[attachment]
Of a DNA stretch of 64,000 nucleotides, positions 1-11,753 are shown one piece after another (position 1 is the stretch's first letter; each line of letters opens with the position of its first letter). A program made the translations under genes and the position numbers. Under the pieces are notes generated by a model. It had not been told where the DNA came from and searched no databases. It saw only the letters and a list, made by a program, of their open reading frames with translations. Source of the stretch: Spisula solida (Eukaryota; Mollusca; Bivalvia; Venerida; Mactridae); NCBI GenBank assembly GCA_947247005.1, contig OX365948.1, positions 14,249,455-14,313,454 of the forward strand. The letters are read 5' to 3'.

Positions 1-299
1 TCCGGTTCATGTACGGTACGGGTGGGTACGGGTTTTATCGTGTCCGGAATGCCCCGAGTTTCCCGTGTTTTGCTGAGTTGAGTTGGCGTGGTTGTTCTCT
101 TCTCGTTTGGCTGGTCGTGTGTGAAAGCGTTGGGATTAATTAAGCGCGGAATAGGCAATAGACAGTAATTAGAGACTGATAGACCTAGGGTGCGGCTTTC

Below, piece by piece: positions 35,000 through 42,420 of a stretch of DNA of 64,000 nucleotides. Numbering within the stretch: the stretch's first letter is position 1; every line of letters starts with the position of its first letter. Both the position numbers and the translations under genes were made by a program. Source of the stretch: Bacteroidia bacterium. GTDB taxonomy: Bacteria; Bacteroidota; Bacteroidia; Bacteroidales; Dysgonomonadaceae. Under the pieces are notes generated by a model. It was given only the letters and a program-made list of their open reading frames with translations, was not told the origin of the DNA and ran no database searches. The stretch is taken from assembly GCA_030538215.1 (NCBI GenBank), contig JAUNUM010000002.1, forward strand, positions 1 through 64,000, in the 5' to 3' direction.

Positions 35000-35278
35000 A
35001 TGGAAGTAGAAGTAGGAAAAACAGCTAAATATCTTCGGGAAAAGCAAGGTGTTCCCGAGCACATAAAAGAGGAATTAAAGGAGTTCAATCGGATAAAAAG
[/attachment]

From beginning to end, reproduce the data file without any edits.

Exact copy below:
Of a DNA stretch of 64,000 nucleotides, positions 1-11,753 are shown one piece after another (position 1 is the stretch's first letter; each line of letters opens with the position of its first letter). A program made the translations under genes and the position numbers. Under the pieces are notes generated by a model. It had not been told where the DNA came from and searched no databases. It saw only the letters and a list, made by a program, of their open reading frames with translations. Source of the stretch: Spisula solida (Eukaryota; Mollusca; Bivalvia; Venerida; Mactridae); NCBI GenBank assembly GCA_947247005.1, contig OX365948.1, positions 14,249,455-14,313,454 of the forward strand. The letters are read 5' to 3'.

Positions 1-299
1 TCCGGTTCATGTACGGTACGGGTGGGTACGGGTTTTATCGTGTCCGGAATGCCCCGAGTTTCCCGTGTTTTGCTGAGTTGAGTTGGCGTGGTTGTTCTCT
101 TCTCGTTTGGCTGGTCGTGTGTGAAAGCGTTGGGATTAATTAAGCGCGGAATAGGCAATAGACAGTAATTAGAGACTGATAGACCTAGGGTGCGGCTTTC

Below, piece by piece: positions 35,000 through 42,420 of a stretch of DNA of 64,000 nucleotides. Numbering within the stretch: the stretch's first letter is position 1; every line of letters starts with the position of its first letter. Both the position numbers and the translations under genes were made by a program. Source of the stretch: Bacteroidia bacterium. GTDB taxonomy: Bacteria; Bacteroidota; Bacteroidia; Bacteroidales; Dysgonomonadaceae. Under the pieces are notes generated by a model. It was given only the letters and a program-made list of their open reading frames with translations, was not told the origin of the DNA and ran no database searches. The stretch is taken from assembly GCA_030538215.1 (NCBI GenBank), contig JAUNUM010000002.1, forward strand, positions 1 through 64,000, in the 5' to 3' direction.

Positions 35000-35278
35000 A
35001 TGGAAGTAGAAGTAGGAAAAACAGCTAAATATCTTCGGGAAAAGCAAGGTGTTCCCGAGCACATAAAAGAGGAATTAAAGGAGTTCAATCGGATAAAAAG